Jacob Sullum
"If you win this case," Supreme Court Justice Stephen Breyer told Deputy Solicitor General Michael Dreeben during oral argument in U.S. v. Jones last fall, "there is nothing to prevent the police or the government from monitoring 24 hours a day the public movement of every citizen of the United States." That prospect, Breyer said, "sounds like '1984.'"

Fortunately, the government did not win the case. But the court's unanimous decision, announced on Monday, may not delay Breyer's '1984' scenario for long. Unless the court moves more boldly to restrain government use of new surveillance technologies, the Framers' notion of a private sphere protected from "unreasonable searches and seizures" will become increasingly quaint.

The case decided this week involved Antoine Jones, a Washington, D.C., nightclub owner who was convicted of cocaine trafficking in 2008 and sentenced to life in prison based largely on information that investigators obtained by surreptitiously attaching a GPS tracking device to his Jeep Grand Cherokee. All nine justices agreed that a warrant was constitutionally required for this surveillance, but they offered two different rationales.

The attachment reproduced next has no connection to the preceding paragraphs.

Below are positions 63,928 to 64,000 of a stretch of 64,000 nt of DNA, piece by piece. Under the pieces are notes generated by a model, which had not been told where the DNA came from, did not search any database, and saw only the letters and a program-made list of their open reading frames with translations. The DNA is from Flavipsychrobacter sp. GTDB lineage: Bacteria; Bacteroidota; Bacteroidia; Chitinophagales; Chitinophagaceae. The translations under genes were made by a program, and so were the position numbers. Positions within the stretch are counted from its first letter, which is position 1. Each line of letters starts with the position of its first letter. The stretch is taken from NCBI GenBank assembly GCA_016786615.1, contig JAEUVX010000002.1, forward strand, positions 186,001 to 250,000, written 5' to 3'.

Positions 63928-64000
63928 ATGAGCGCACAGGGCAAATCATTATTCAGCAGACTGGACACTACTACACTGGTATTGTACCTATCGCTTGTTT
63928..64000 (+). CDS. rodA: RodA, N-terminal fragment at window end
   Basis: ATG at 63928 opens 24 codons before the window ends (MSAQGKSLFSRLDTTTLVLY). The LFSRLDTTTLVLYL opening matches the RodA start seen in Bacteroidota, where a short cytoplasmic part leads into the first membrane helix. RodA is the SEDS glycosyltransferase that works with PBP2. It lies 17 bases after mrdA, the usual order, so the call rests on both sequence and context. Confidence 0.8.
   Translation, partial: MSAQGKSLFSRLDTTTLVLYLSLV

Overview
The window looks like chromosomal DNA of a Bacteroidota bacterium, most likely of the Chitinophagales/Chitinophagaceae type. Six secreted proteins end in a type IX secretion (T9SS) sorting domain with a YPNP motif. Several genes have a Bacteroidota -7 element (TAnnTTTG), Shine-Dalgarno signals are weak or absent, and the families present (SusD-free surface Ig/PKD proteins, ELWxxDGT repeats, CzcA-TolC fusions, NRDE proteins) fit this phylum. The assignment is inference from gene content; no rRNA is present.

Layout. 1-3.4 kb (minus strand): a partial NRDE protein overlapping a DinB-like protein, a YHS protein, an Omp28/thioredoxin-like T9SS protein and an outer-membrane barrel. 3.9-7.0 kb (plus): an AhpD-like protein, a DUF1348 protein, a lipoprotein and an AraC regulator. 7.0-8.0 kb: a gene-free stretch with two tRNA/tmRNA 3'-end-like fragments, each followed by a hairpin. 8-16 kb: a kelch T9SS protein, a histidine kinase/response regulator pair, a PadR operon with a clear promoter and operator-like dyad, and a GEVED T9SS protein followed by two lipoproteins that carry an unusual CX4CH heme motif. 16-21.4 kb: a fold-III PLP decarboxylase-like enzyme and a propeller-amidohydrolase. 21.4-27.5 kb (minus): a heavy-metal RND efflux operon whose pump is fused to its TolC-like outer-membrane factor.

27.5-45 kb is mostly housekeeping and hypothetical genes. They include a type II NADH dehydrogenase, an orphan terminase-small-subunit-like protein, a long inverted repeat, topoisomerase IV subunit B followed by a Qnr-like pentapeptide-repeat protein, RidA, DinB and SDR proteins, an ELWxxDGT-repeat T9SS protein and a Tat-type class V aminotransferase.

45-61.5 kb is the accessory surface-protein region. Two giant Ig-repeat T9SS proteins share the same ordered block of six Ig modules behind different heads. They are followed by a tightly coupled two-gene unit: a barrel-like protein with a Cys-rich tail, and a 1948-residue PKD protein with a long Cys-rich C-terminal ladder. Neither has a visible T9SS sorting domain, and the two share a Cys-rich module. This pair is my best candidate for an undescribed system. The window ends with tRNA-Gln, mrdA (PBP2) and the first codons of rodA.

The majority opinion, written by Antonin Scalia and joined by four other justices, emphasized the intrusion on Jones' car. "The government physically occupied private property for the purpose of obtaining information," Scalia wrote. "We have no doubt that such a physical intrusion would have been considered a 'search' within the meaning of the Fourth Amendment when it was adopted."

The majority therefore concluded that it was unnecessary to resolve the question of whether Jones had a "reasonable expectation of privacy" regarding his travels on public roads. By contrast, the four other justices, in an opinion by Samuel Alito, said he did, given that investigators tracked all his movements for a month -- a kind of surveillance that can reveal a great deal of information about sensitive subjects such as medical appointments, psychiatric treatment and political, religious or sexual activities.

While Scalia's approach draws a clear line that cops may not cross without a warrant, it does not address surveillance technologies that involve no physical intrusion, such as camera networks, satellites, drone aircraft and GPS features in cars and smartphones. If police had tracked Jones by activating an anti-theft beacon or following his cellphone signal, they could have obtained the same evidence without touching his property.

Jacob Sullum

Jacob Sullum is a senior editor at Reason magazine and a contributing columnist on Townhall.com.
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